Why Notre Dame is Important to All of Us

 

Notre Dame cathedral fire

I thought I’d wait a few days to write about the devastating fire in Paris of the Cathedral of Notre Dame. The reason is I wanted to see how many conspiracy theorists came out of the woodwork, blaming of course, Muslims for the fire. I wasn’t disappointed. Of course, yes, there have been numerous Christian churches defaced in recent months, but to try and assign blame of this awful incident to Muslims, seems like a leap. Remember, it was being renovated and without any evidence of arson, it may easily be placed in the category of being an accident.

I’ve been viewing my timeline on Twitter and have noticed  many atheists there despairing the loss of a work of art. The Cathedral was just that, but also more. It was an engineering marvel. Think about it: The construction began in 1160 CE and wasn’t completed for 200 years. The generations of architects and builders had just a single objective; Raising  a great edifice to God. Yes. that’s what it was about and the finished product outlasted centuries of rulers and regimes. Notre Dame was not only a piece of history, but a witness to it as well. Notre Dame was the tallest building in Paris until the Eiffel Tower, which was completed in 1889. For five centuries, Parisians would leave their homes, look at their skyline, and see a magnificent cathedral.

Some 13 million people a year visited Notre Dame. It was on the list for anyone who’s ever been a tourist in France. It was for me. I remember, being in line, as I came close to the building, I walked out of line to touch the original stones. I tried to imagine, those people more tan 800 years earlier, the sweat, the tears, to even begin a building that those in 1160, would never see the result.

Of course, there’s already been, as of this writing, more than $300 million pledged for the restoration. It may actually be more by now. But Notre Dame will never be what it was. The architects, masons, carpenters, glazers, and artists  from those centuries ago  can never be equalled. Future generations may still visit Notre Dame, but it won’t be the same cathedral that their ancestors knew.

We may all mourn the loss of this piece of history. Some may decry the loss as an affront to their religious belief. What we should be mourning is the loss being that of the excellence of human innovation.

 

 

 

 

 

3 thoughts on “Why Notre Dame is Important to All of Us

  1. Given that Islam is trying to take over France and do away with anything not Sharia-approved and the fact that a car bomb failed to detonate at the church a few weeks ago, and add to that the 878 attacks against Christian churches and artifacts in France in 2017, why shouldn’t we at least consider that the fire was set by Muslims looking for an opportunity to destroy Notre Dame?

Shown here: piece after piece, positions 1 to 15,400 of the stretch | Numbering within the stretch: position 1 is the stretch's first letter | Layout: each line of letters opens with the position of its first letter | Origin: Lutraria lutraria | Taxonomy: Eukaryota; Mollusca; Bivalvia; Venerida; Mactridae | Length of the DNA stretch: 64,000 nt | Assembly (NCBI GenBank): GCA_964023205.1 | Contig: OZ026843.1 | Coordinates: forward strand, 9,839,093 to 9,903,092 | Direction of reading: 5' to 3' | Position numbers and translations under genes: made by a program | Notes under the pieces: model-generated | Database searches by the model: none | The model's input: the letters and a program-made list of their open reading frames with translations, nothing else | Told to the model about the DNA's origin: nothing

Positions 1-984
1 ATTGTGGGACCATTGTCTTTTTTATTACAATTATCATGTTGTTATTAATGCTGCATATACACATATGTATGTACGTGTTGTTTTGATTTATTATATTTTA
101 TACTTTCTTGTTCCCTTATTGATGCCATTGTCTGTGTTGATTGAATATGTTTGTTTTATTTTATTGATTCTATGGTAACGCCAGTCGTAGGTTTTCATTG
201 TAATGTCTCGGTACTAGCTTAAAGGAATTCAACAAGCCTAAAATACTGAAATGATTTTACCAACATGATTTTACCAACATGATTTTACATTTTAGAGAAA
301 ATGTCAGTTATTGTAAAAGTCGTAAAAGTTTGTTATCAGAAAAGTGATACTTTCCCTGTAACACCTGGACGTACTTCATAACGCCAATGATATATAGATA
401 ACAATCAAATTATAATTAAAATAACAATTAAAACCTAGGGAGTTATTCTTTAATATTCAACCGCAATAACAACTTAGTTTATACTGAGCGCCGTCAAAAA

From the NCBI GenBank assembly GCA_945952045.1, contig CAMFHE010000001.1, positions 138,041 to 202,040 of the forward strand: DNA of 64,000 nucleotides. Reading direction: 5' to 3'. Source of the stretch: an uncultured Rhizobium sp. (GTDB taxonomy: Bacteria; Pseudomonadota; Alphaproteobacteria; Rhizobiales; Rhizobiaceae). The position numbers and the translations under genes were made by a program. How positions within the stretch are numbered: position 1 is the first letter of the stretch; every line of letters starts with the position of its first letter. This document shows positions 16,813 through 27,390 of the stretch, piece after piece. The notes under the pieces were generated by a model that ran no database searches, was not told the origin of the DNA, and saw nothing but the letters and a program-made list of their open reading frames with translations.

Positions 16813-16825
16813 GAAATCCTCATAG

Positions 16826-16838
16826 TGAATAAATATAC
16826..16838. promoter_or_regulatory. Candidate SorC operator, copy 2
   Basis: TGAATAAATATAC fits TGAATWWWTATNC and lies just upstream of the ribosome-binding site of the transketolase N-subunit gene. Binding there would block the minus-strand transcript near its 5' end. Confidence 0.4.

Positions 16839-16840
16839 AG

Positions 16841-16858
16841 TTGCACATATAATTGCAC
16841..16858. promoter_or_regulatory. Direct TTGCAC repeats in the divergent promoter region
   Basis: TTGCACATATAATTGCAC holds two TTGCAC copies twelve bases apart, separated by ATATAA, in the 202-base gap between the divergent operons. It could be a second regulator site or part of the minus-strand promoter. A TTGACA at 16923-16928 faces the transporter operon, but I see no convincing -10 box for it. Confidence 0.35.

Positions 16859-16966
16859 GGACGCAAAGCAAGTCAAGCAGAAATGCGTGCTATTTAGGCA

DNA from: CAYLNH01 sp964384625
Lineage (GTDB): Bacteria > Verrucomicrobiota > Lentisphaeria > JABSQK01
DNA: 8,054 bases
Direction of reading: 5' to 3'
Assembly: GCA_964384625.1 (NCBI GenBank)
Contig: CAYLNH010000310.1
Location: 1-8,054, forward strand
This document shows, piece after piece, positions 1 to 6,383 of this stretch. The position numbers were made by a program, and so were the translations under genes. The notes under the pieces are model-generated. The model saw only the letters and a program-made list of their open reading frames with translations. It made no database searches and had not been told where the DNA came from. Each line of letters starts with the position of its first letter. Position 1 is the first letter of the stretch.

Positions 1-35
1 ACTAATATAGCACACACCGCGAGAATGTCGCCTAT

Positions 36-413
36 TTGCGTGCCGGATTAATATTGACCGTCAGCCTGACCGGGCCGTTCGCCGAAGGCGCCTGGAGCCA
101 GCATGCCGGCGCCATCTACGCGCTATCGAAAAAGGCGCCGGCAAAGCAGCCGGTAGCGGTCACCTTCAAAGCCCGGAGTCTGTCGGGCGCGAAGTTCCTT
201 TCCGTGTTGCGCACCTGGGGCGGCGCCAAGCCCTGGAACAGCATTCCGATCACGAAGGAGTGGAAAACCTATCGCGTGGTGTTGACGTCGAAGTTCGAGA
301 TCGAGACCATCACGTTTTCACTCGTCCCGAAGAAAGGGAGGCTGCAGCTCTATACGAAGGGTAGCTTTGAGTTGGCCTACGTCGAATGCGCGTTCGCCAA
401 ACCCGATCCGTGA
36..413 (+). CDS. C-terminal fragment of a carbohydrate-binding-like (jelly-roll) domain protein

When microphones are turned off and any talking head that begins an attempt to discuss the possibility that this could have been an Islamist terrorist attack is pounced upon by his fellow hosts, why shouldn’t we at least consider that Muslim actions could be the source of the fire?

    I will assume that until it is proven not to be true, but even then I will not believe the news revealing that some careless French worker who was smoking on the job destroyed his country’s most sacred site, which has probably been faked for reasons of political correctness.

    Islamists/Mohommedists have proven that they gleefully destroy anything non-Sharia that their paths cross, Sphinxes, Buddhas, etc. I have no reason not to believe that the burning of Notre Dame is just another case of their cleansing the earth of the idol worshipping infidels and will do until they can cleanse it of the infidels themselves.

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  2. I can and do respect that it seems to be important to you; however, I am not sure about the claim that it is important to all of us. I don’t find it all that important. All things being equal, I’d prefer that it not have been damaged. Of course, I’d also prefer that it was turned into something far more useful than a church.

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  3. I understand. But, unlike the Giant Sequoias, this cathedral and others like it, instill a sense of awe and a reverence for “what man hath wrought.” And, that to me is worth preserving, even more so than trees and natural wonders. That is just me.

    But not to the extent that human civilizations allow their history to clutter up the present. I mean, when a building is on its last legs, let it go, even if the Governor of Maryland was born and reared there.

    Of course, humans have wrought all sorts of silly stuff and much of it detrimental to our home and our species…

    Even Notre Dame must admit her part in being detrimental to humanity, but wow…

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